Logo of Phnom Penh Post newspaper Phnom Penh Post - Jungle trek evidence resurrects the Kouprey

Jungle trek evidence resurrects the Kouprey

Jungle trek evidence resurrects the Kouprey

T HE remote northeastern jungles of Cambodia's Mondolkiri province is home to one

of the largest populations of Asia's rarest and most threatened wildlife, a

two-week 150 km jungle field survey completed this month has

determined.

The Cambodian Kouprey Research Project, a non-profit

all-volunteer organization launched to document the existence of one of the

world's rarest animals, has concluded that the Kouprey still lives in the

isolated forests of the country's northeast.

There has been no documented

sighting since 1967 of the bovine, declared Cambodia's national animal by His

Majesty King Norodom Sihanouk in 1963. It was only documented as a species in

1935, and has been the subject of a series of international efforts to save it

from extinction in recent decades.

The field study, completed in early

April, culminated more than a year of efforts with the full support of the Royal

Government and Mondolkiri provincial authorities.

 

First Prime Minister Prince Norodom Ranariddh has taken a keen interest in

the project and loaned his personal plane to ferry equipment and expedition team

members from Phnom Penh to Sen Monoram, Mondolkiri's provincial capital.

Corporate support was also received in the form of a grant from the British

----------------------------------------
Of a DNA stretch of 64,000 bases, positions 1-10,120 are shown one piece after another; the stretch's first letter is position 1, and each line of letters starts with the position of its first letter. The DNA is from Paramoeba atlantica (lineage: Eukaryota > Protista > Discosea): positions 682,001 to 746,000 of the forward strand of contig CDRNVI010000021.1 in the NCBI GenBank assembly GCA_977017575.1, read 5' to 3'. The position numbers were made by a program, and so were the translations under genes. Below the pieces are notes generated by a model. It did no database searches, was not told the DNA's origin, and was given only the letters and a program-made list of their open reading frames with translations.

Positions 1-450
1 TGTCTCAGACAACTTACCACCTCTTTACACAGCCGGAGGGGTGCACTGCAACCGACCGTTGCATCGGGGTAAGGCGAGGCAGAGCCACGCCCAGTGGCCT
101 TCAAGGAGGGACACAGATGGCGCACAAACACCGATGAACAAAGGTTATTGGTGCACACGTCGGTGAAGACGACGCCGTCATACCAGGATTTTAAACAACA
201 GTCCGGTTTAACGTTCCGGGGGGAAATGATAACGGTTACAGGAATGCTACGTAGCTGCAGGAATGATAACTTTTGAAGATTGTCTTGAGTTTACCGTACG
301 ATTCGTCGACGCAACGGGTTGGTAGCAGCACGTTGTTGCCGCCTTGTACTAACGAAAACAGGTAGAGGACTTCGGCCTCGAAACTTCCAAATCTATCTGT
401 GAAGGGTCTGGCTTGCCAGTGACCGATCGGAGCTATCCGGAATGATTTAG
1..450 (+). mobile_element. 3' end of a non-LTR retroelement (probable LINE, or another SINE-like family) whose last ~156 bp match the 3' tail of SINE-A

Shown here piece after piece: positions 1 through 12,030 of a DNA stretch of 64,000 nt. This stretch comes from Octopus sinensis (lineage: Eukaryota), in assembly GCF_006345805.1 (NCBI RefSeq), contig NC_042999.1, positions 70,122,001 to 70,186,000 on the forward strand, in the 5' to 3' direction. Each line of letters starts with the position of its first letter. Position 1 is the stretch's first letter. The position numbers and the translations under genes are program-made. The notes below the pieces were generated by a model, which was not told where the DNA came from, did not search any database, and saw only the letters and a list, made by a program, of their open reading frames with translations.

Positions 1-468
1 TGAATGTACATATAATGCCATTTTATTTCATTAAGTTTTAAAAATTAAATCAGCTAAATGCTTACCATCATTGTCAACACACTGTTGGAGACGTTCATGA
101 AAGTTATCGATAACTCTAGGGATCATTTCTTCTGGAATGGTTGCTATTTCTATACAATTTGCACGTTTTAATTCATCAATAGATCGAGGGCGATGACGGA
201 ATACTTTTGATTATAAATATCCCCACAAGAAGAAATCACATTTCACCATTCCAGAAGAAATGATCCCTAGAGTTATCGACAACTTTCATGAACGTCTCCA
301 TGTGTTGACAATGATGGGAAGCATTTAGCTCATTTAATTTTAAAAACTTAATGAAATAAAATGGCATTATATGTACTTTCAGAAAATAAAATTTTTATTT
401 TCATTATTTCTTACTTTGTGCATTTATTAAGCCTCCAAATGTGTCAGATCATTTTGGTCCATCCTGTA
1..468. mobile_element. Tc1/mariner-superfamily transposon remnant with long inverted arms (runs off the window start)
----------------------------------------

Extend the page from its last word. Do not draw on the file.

company Enterprise Oil.

While no sighting of the rare forest ox was

achieved, other data collected suggested that less than a dozen still exist in a

small 25 square kilometer region of Mondolkiri.

The study also concluded

that a large number of other endangered animals also exist in the area. These

include one of the largest populations of Asian elephants and Sumatran tigers in

Asia, as well as a number of other birds, bovines, and reptiles.

The area

surveyed by the expedition is devoid of any permanent human settlements,

although widespread evidence was found indicating that hunters pass through the

region regularly and are posing a major threat to the survival of the wildlife

present. Bones of poached elephants, wild cattle, forest pigs and other species

were identified by the team.

The Cambodian Kouprey Research Project is

the brainchild of American journalist Nate Thayer. Plans are underway for a

second expedition to the region in May.

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